Saturday, August 25, 2012

Q&A: Games We Wish Had Done Better

Nick Lucas asks:
Are there some games that you, or the staff, wished had taken off better? I mean, you want all your sections to do well, but has there ever been a certain line that you hoped for more than others? And did you find yourself going out on a limb to try and help it succeed?
Yes, there are games and categories of games that we wanted to succeed but they failed. What a lot of game publishers don't realize is the store owner has a limited amount of sway in what their customers buy. There's this pre-Internet notion of "taste makers," that we decide what customers will purchase through our stock selection and how we push products. That couldn't be further from the truth.

Our job is to understand our demographic, our customer base, down to the individual. We then stock our stores based on those needs. Sometimes we bring in one product we have in mind for one individual. When we're successful, we sell stuff. When we fail, we are punished severely with dead inventory. The better we are at at predicting demand, the more efficient we become, the more money we make.

I had this conversation recently about why another local store was so successful with one product category that we could barely nudge. What was it they were doing so well that we couldn't?  How come with money, knowledge, passion and influence we couldn't achieve similar results? It came down to pure demographics. Some stores will do very well in some game categories and others will do poorly based on their communities.

If a store is doing very well, it's much like what happens with a successful individual. You have some natural gifts (your demographics), but you also put in a lot of intelligent decision making and hard work over time. Not everyone has the natural ability to be an Olympic athlete, but all Olympic athletes had unique opportunities, expert coaching and put in a ridiculous number of hours of training. It's like that for a successful game store.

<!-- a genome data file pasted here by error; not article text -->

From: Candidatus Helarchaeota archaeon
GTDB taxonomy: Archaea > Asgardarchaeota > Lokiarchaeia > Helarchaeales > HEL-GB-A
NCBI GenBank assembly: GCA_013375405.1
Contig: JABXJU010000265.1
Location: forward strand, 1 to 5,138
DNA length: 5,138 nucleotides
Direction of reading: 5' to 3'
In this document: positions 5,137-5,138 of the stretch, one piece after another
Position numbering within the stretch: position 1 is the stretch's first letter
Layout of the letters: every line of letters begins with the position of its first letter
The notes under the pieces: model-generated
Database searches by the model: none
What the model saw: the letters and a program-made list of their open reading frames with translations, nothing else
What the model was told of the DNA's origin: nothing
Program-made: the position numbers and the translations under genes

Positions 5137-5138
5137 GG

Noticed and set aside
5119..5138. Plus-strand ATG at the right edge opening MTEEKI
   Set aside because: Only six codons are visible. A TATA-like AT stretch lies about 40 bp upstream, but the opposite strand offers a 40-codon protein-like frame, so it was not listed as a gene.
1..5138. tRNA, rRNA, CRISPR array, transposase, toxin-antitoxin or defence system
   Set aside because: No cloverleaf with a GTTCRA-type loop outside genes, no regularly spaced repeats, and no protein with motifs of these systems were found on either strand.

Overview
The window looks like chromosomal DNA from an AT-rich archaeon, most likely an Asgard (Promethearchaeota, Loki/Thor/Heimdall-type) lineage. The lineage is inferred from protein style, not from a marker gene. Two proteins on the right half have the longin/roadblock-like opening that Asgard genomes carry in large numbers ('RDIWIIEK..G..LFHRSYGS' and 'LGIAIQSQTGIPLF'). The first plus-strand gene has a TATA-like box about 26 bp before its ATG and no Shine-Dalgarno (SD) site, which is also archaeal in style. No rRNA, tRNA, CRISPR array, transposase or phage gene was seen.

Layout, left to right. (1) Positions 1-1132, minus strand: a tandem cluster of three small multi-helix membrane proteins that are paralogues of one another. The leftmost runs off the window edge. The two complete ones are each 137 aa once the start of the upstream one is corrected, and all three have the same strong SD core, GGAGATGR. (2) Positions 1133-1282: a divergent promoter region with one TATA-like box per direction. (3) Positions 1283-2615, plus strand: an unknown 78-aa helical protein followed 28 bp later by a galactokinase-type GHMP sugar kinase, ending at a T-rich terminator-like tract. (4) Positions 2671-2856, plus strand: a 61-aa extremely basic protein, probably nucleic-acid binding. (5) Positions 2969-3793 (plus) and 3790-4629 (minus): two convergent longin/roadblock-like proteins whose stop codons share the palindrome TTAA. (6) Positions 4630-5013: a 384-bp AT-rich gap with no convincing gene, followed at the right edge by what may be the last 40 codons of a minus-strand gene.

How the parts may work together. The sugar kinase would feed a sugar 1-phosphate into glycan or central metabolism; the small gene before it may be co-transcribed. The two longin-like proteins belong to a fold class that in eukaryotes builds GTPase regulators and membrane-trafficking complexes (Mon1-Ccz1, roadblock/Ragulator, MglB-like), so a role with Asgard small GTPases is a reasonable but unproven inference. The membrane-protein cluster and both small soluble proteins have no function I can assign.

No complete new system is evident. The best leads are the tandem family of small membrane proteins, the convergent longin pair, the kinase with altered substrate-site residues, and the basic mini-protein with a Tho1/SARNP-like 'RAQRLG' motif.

My realization was that a perfect game store was a perfect representation of their community. What they sold was precisely what their customers bought. A perfect game store would let go of what people should be buying, what the owner thinks a game store should stock, lets go of games they personally like but can't sell and legacy categories from dwindling demographics.A perfect game store also uses numbers and metrics but isn't a slave to them.

In the case of our store, we have a young population base with a very broad swath of gaming interests but without much depth. We lack strong local game clubs, a war game community, or much interest in small press role-playing. However, we cannot be matched in the intensity and interest of our collectible card game crowd who play and support four different CCGs at the moment. Our interest in conventional role playing games like Dungeons & Dragons and Pathfinder is the strongest in the Bay Area, period. We can barely satisfy our highly knowledgeable board game crowd, some of whom go to the Essen show in Germany annually to see what's new. So although I often have demographic envy, our community has their own strengths that aren't reflected in other local stores.

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